The Tailors

When Lyda Penrose laid her hand on the boy’s head and cast Greater Restoration, she had expected the prince’s eyes to clear and maybe she would get a bewildered smile. Instead, as divinity channeled through her, the Prince’s flesh sizzled and his eyes went bright orange. Apparently, there was no disease in him to cure. The problem was much worse than that. At that point, the devil in the boy revealed itself and the rest was hellfire, blood, and chaos. In the melee, Cinda Karpon, Caleb Wolfspell, and Jo Penrose were lost, possibly caught or killed. Lyda, Maeve Penrose, and Ratha had made it out of the palace but only because Ratha had picked up the two sisters and run with them. The three of them found a cave to hide in as they caught their breaths.

“We have to go back for them!” Ratha yelled.

“We know,” Maeve said quietly. “But we need a plan.”

“We just can’t leave them back there!” Ratha yelled. “We’re the Tailors!” The rage that powered her looked like it was just about to explode again. She was dangerously close to losing control in a small, enclosed space.

“We know!” Lyda yelled, a rather uncharacteristic move for the young cleric. “Our sister is up there. Our friends are up there. We know.”

Maeve put her hand on Lyda’s shoulder gently. “Lyda’s right,” she said. “We need a plan. If you calm down, I think I might have one.” Both sisters watched as Ratha slowly calmed down, releasing that spirit of rage into the air.

“You really have a plan?” Lyda asked, turning back toward her older sister. She had remained cloistered in a temple for years but she had always thought of her older sisters and how much she looked up to them. Even when she found out one of them was a thief, she was still proud.

“Your surprise wounds me, sister,” Maeve said with a mock offended look. “I cased the palace.”

“You cased the palace?” Ratha asked.

“Yes,” Maeve said. “I case every building before we enter it if I can manage it. It’s purely for tactical purposes, of course.”

“I would never suspect wicked intentions, sister,” Lyda said. “You promised to reform for our little group. For the good of the realm.”

“My criminal days are behind me,” Maeve said, holding her hand up as a mimicry of the oath she had solemnly given her sisters a year earlier. “I only use my powers for good now. It’s your influence, naturally.”

“So what’s the plan?” Ratha asked, interrupting verbally and physically with her tall imposing form. She was getting excited again and that made the sisters a little nervous.

Lyda took a deep breath and held up a calming hand. “Relax and save your strength, Ratha,” she said. “If my studies have taught me anything, it has taught me that devils do not kill people outright. Devils like to corrupt if they can and only kill if they fail. If somebody is still useful, there is no wisdom in killing them.”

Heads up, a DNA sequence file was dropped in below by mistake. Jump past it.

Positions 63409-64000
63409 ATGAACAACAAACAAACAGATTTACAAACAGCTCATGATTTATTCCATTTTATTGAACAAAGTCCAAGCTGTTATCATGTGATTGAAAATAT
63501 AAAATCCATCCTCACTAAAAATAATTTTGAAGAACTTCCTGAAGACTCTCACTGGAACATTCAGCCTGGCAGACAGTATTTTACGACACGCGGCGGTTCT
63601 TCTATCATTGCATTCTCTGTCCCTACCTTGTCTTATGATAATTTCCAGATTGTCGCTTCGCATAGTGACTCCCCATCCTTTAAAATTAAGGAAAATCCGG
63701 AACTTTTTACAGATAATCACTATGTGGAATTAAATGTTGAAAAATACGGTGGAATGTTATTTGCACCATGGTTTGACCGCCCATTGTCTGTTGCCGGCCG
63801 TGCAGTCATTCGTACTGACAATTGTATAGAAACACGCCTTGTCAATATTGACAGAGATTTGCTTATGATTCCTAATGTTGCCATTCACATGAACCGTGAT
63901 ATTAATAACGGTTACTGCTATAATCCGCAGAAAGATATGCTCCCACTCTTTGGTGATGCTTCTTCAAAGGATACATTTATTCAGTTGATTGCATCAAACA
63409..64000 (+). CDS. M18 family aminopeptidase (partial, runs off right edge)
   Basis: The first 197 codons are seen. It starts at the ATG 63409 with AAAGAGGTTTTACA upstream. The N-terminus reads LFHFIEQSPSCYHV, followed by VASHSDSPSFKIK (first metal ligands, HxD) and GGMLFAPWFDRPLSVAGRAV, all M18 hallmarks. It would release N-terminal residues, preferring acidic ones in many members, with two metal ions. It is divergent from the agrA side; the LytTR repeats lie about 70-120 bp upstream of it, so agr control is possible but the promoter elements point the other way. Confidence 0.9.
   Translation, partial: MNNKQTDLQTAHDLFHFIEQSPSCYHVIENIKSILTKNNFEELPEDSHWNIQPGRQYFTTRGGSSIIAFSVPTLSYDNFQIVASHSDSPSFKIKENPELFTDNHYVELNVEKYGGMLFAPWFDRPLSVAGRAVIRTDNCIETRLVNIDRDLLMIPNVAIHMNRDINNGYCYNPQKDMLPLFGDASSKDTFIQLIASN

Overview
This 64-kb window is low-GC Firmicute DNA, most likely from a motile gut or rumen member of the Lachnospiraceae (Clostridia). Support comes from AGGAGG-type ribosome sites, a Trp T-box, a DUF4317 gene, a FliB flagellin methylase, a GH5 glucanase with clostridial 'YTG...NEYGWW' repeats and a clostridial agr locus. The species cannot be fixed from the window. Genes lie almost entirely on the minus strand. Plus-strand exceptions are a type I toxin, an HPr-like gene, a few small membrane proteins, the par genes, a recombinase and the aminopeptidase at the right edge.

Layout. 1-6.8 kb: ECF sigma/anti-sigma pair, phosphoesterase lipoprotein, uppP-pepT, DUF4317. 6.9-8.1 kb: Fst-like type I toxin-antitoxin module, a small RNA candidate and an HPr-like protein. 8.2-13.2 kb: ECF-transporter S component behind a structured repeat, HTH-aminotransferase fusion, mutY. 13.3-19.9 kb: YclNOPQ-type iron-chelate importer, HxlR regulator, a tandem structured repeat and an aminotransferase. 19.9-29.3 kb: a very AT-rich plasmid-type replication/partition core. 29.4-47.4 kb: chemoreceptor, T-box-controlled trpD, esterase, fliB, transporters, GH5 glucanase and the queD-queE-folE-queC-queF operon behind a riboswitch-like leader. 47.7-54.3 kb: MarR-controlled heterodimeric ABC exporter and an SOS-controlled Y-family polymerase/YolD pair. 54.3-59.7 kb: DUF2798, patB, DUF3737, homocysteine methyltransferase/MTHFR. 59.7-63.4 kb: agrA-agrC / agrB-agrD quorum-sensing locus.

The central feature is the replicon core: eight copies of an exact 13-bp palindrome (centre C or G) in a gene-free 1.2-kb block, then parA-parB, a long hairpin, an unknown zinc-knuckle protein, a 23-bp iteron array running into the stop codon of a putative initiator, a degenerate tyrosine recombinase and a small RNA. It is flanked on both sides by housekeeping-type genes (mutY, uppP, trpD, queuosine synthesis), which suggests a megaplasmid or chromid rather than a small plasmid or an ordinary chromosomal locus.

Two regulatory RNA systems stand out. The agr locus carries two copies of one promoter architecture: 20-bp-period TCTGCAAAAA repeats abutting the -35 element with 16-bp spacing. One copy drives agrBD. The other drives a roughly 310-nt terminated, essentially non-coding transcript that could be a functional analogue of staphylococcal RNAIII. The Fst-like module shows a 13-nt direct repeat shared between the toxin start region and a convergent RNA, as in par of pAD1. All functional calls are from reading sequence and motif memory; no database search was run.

“And our friends can hang tough,” Maeve said. “I believe in them. We’ll drive the devils out and save our friends but we will do it together. To do that, we’ll need your rage focused for my plan to work.”

“Um,” Ratha said. “Of course but what do you need me to do?” She looked at Maeve with childlike wonder and it suddenly hit the sisters once again how young the huge woman was.

“When we reach the end of the tunnel, I need you to plow through whoever or whatever is in our way,” Maeve said. “We’ll back you up. If we can get to our friends, we will have a fighting chance. Who knows what else will be imprisoned, maybe some potential allies.”

“I can do that,” Ratha said. “I swear it.”

All three of them nodded. The question about what to do if their friends were already dead or turned was left unsaid. They could not afford to think about it much less voice it. They had been together as adventurers for a year and they were more of a family now. The three Penrose sisters had grown up together, grown apart, and then had come back together to save their hometown. Now, they were stronger than they had ever been before and they were not about to give up on each other now.

The three of them slowly climbed their way around the steep cliffs that surrounded the palace. They made their way to an ancient passage around the back of the palace walls that had been built in Elven times and long forgotten. There were five complicated locks for Maeve to pick but her training under The Scythe had prepared her for these sorts of moments. After a long tense time, she tripped the locks and Ratha yanked the doors open and they climbed in, grateful to be away from the cliffs and the ravine below. They made their way down the tunnel and as they reached the end of it, Ratha summoned the Stormlord’s spirit of rage once again and charged forward.

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